skip to main content

Search for: All records

Creators/Authors contains: "Tucker, D. L."

Note: When clicking on a Digital Object Identifier (DOI) number, you will be taken to an external site maintained by the publisher. Some full text articles may not yet be available without a charge during the embargo (administrative interval).
What is a DOI Number?

Some links on this page may take you to non-federal websites. Their policies may differ from this site.

  1. Free, publicly-accessible full text available October 1, 2022
  2. Abstract We present the results of an analysis of Wide-field Infrared Survey Explorer (WISE) observations of the full 2500 deg 2 South Pole Telescope (SPT)-Sunyaev–Zel’dovich cluster sample. We describe a process for identifying active galactic nuclei (AGN) in brightest cluster galaxies (BCGs) based on WISE mid-IR color and redshift. Applying this technique to the BCGs of the SPT-SZ sample, we calculate the AGN-hosting BCG fraction, which is defined as the fraction of BCGs hosting bright central AGNs over all possible BCGs. Assuming an evolving single-burst stellar population model, we find statistically significant evidence (>99.9%) for a mid-IR excess at highmore »redshift compared to low redshift, suggesting that the fraction of AGN-hosting BCGs increases with redshift over the range of 0 < z < 1.3. The best-fit redshift trend of the AGN-hosting BCG fraction has the form (1 + z ) 4.1±1.0 . These results are consistent with previous studies in galaxy clusters as well as as in field galaxies. One way to explain this result is that member galaxies at high redshift tend to have more cold gas. While BCGs in nearby galaxy clusters grow mostly by dry mergers with cluster members, leading to no increase in AGN activity, BCGs at high redshift could primarily merge with gas-rich satellites, providing fuel for feeding AGNs. If this observed increase in AGN activity is linked to gas-rich mergers rather than ICM cooling, we would expect to see an increase in scatter in the P cav versus L cool relation at z > 1. Last, this work confirms that the runaway cooling phase, as predicted by the classical cooling-flow model, in the Phoenix cluster is extremely rare and most BCGs have low (relative to Eddington) black hole accretion rates.« less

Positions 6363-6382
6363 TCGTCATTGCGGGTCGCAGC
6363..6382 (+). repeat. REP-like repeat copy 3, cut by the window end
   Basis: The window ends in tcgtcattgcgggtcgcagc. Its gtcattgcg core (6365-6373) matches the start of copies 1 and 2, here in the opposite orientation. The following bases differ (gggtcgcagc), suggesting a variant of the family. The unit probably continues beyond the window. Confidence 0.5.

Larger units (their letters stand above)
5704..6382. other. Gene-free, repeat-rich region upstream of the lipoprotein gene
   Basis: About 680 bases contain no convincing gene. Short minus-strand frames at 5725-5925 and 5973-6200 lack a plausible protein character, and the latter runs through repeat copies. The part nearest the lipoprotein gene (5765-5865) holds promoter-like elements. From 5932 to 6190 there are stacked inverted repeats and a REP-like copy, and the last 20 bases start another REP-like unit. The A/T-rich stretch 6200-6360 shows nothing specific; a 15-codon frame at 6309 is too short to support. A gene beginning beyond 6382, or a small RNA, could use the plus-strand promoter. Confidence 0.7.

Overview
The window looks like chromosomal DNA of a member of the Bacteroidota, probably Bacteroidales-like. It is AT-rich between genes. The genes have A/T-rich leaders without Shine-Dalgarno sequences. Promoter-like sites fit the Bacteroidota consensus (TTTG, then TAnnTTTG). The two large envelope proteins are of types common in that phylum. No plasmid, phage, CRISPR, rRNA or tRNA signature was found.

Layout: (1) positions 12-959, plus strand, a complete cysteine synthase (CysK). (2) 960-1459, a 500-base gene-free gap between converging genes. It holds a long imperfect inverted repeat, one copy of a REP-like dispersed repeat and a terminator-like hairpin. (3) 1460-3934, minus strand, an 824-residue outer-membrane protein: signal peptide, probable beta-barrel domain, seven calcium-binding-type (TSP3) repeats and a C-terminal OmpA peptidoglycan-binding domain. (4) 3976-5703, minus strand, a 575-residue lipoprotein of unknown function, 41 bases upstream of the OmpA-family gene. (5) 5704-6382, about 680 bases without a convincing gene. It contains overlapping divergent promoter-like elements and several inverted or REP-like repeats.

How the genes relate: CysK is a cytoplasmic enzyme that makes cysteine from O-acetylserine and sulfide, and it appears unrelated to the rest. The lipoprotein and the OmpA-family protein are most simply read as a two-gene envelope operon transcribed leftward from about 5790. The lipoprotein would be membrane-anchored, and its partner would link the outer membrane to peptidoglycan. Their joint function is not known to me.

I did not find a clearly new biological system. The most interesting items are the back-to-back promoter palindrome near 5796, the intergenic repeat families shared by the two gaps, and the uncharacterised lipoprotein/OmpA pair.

Free, publicly-accessible full text available March 3, 2023
  3. Abstract On 2019 August 14 at 21:10:39 UTC, the LIGO/Virgo Collaboration (LVC) detected a possible neutron star–black hole merger (NSBH), the first ever identified. An extensive search for an optical counterpart of this event, designated GW190814, was undertaken using the Dark Energy Camera on the 4 m Victor M. Blanco Telescope at the Cerro Tololo Inter-American Observatory. Target of Opportunity interrupts were issued on eight separate nights to observe 11 candidates using the 4.1 m Southern Astrophysical Research (SOAR) telescope’s Goodman High Throughput Spectrograph in order to assess whether any of these transients was likely to be an optical counterpartmore »of the possible NSBH merger. Here, we describe the process of observing with SOAR, the analysis of our spectra, our spectroscopic typing methodology, and our resultant conclusion that none of the candidates corresponded to the gravitational wave merger event but were all instead other transients. Finally, we describe the lessons learned from this effort. Application of these lessons will be critical for a successful community spectroscopic follow-up program for LVC observing run 4 (O4) and beyond.« less
    Free, publicly-accessible full text available April 1, 2023
  4. Abstract We present morphological classifications of ∼27 million galaxies from the Dark Energy Survey (DES) Data Release 1 (DR1) using a supervised deep learning algorithm. The classification scheme separates: (a) early-type galaxies (ETGs) from late-types (LTGs), and (b) face-on galaxies from edge-on. Our Convolutional Neural Networks (CNNs) are trained on a small subset of DES objects with previously known classifications. These typically have mr ≲ 17.7mag; we model fainter objects to mr < 21.5 mag by simulating what the brighter objects with well determined classifications would look like if they were at higher redshifts. The CNNs reach 97% accuracy tomore »mr < 21.5 on their training sets, suggesting that they are able to recover features more accurately than the human eye. We then used the trained CNNs to classify the vast majority of the other DES images. The final catalog comprises five independent CNN predictions for each classification scheme, helping to determine if the CNN predictions are robust or not. We obtain secure classifications for ∼ 87% and 73% of the catalog for the ETG vs. LTG and edge-on vs. face-on models, respectively. Combining the two classifications (a) and (b) helps to increase the purity of the ETG sample and to identify edge-on lenticular galaxies (as ETGs with high ellipticity). Where a comparison is possible, our classifications correlate very well with Sérsic index (n), ellipticity (ε) and spectral type, even for the fainter galaxies. This is the largest multi-band catalog of automated galaxy morphologies to date.« less
  5. Free, publicly-accessible full text available August 16, 2022